Tuesday, September 2, 2014

Tales from FanExpo 2014

I am back from the Expo, back in the comfort of my routine, reviewing endlessly in my head the events of the past six days.  I can say with conviction now that I have spoken with the people.  My daughter and I met hundreds of role-players, of every interest and sort:  D&D, Pathfinder, Rifts, Traveller, Gurps, Vampire the Masquerade and many others.  Not a single S&W player, however, and not one single person who mentioned Paizo.

By final count, we sold 62 books - 39 Guides and 23 How to Plays.  On the whole, I'd guess we sold about 25% of the existing client base (that is, 1 in 4 people we spoke to).  People came up to the table who never expected anyone would be there to talk about role-playing, so we caught a lot of people by surprise.  It must be remembered that it was a FanExpo - not a game-based event - so we had to compete against a lot of product that had nothing to do with us.  None of that kept us from being a success.

At times, it was so thick I couldn't text a sentence without two interruptions; at times, we went a hour or more without anyone approaching the table.  It was not, for one second, boring.  People told me to take a book - nonsense! I never had time to do more than check for comments on this blog.

We met one fellow - ONE! - who claimed he already "knew how to DM."  No one else who spoke to us remotely considered themselves arrogant enough to know all there was to know about role-playing. The vast proportion of would-be and willing buyers were desperate for the book's purpose.  They were plainly exhausted with the corporate agenda, with this genre vs. that genre, with glossy empty minded-content and so on.  The fact that my book had no pictures was a selling point!  Seriously.  I actually sold one unsure fellow by demonstrating that the book lacked illustration.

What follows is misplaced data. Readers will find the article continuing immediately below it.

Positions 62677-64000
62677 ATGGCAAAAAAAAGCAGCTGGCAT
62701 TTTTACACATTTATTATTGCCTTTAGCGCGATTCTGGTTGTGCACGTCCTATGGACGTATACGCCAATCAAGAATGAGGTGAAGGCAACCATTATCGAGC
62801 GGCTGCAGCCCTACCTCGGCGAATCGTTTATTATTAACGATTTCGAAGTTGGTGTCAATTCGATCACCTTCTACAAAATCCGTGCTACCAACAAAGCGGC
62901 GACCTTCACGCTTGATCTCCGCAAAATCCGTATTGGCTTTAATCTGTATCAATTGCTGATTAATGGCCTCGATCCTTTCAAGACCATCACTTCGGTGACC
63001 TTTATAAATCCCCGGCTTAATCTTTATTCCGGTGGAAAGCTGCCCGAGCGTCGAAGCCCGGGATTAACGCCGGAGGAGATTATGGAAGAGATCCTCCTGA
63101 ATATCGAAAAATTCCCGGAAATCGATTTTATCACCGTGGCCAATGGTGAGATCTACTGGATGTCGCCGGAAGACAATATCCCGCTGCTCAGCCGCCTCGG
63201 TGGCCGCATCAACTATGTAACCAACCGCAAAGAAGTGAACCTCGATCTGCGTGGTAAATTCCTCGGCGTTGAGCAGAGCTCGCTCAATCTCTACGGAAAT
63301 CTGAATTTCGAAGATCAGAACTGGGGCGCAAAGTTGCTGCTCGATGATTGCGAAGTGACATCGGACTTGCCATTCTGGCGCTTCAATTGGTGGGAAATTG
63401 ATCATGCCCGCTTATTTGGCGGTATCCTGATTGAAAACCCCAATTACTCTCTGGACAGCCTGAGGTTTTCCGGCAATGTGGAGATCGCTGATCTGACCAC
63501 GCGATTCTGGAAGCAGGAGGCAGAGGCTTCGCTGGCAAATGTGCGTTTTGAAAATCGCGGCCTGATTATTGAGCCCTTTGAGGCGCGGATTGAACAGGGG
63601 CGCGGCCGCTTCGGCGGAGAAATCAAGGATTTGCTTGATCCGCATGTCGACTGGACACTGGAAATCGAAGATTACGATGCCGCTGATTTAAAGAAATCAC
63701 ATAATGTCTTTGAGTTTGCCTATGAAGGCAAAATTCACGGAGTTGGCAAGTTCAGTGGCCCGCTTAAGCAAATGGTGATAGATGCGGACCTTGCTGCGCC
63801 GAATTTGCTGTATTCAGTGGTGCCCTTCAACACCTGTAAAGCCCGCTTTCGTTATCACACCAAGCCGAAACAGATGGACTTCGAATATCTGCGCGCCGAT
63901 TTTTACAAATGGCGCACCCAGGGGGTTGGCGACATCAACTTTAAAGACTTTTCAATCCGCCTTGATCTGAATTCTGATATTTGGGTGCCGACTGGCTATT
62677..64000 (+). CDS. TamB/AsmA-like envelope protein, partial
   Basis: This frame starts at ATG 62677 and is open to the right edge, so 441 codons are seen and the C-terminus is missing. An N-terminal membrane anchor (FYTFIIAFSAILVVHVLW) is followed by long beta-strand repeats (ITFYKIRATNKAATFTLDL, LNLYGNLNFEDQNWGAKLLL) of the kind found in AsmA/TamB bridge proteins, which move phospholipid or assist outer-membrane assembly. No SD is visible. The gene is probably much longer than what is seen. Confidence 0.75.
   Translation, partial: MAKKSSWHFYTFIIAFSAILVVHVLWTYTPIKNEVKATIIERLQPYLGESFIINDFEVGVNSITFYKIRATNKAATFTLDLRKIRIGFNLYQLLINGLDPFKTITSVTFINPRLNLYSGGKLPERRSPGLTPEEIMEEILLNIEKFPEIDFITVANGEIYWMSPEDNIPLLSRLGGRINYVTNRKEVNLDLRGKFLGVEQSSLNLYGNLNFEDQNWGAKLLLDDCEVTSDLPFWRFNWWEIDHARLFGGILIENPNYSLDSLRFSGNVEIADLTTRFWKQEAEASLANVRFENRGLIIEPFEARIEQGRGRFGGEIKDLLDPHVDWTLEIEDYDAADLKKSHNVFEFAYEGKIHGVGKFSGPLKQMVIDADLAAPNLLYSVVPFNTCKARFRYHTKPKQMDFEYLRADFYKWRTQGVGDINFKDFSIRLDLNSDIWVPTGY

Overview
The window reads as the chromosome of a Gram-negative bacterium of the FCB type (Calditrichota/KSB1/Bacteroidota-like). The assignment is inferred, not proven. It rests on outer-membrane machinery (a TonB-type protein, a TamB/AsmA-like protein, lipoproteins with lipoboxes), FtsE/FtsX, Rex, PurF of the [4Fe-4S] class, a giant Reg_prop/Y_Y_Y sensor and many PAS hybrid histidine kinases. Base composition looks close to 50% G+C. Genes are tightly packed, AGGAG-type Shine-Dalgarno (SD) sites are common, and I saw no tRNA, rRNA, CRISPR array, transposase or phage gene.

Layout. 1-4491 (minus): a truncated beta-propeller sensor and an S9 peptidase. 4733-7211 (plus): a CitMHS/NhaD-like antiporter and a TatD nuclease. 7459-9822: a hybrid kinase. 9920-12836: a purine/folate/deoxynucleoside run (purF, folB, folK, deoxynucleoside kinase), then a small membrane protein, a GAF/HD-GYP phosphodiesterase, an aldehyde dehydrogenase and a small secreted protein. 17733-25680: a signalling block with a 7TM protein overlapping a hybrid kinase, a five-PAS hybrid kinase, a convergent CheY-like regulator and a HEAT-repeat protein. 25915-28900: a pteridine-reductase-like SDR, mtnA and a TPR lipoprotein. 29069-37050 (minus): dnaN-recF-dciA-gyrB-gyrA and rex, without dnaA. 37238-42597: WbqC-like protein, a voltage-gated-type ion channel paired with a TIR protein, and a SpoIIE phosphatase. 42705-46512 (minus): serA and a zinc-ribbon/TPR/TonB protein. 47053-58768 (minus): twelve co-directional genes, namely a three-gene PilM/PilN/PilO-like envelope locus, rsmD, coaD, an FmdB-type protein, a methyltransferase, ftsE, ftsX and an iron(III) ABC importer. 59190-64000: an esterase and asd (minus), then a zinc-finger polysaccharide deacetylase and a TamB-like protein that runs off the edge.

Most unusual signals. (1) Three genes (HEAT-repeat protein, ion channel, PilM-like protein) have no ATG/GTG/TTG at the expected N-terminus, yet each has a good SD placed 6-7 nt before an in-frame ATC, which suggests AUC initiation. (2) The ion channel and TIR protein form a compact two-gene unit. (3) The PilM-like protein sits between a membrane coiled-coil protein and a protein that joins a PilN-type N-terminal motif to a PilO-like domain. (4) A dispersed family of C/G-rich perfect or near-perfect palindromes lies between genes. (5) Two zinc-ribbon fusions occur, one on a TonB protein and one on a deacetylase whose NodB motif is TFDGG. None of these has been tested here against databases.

On two occasions with long-playing grognards (both 30+ years in the game) I could see from their expressions that they wanted the book, that it was exactly what they'd been looking for - but they just couldn't believe that I wasn't bullshitting them.  It was plain from their questions and from their repeated opening of the book to have another look.  In the end, neither bought.  They couldn't believe. I couldn't blame them.  Anyway, once the word gets out, they'll come back and find it has what they've wanted.  It will all be good in the end.

Here's what I did NOT find:  people bitching that the game is supposed to be fun; people complaining that the book was in depth, heavy, too big or otherwise too academic; people arguing one type of genre or system over another; people who felt any need to embrace D&D Next; people who mentioned GNS Theory (one fellow I talked to had heard of it - no one else had, so I stopped mentioning it); people arguing dice vs. role-playing; or people bitching about girls in role-playing.  In other words, none of the endless crap-festival tropes that come out of the online community exist in the real world.  No one cares about those things.  They just want to play - and they want as much help as they can get.

We talked to dozens and dozens of girls, many of whom ran games, many of whom bought either book, most of whom had a long history with role-playing and were anxious to talk about it.  The girls told less war stories than the boys, but on the whole I have to admit that war stories in general were far less common than I expected.  People wanted to talk about their issues, their limitations and the things they were trying to improve about their games.  They wanted to express in the most real terms their sincere, enthusiastic desire to play in better campaigns.

I have never felt so validated as a writer.

Six months ago I struggled with one dilemma: did the community really want the sort of book that I was proposing?  Certainly, there was very little reason to believe that they did, given online discourse. I had to believe in a silent majority, a reader and participant that fitted more accurately with the sort of person I'd met in my 35 years of gaming - even though I hadn't had very much personal experience with that person in the last two decades.  I had stepped away from the community, concentrating on my players, and spending the time on this blog tossing out message after message screaming that the online rhetoric was propaganda.  As the weekend progressed, it became encouragingly clear that I have been absolutely right about that.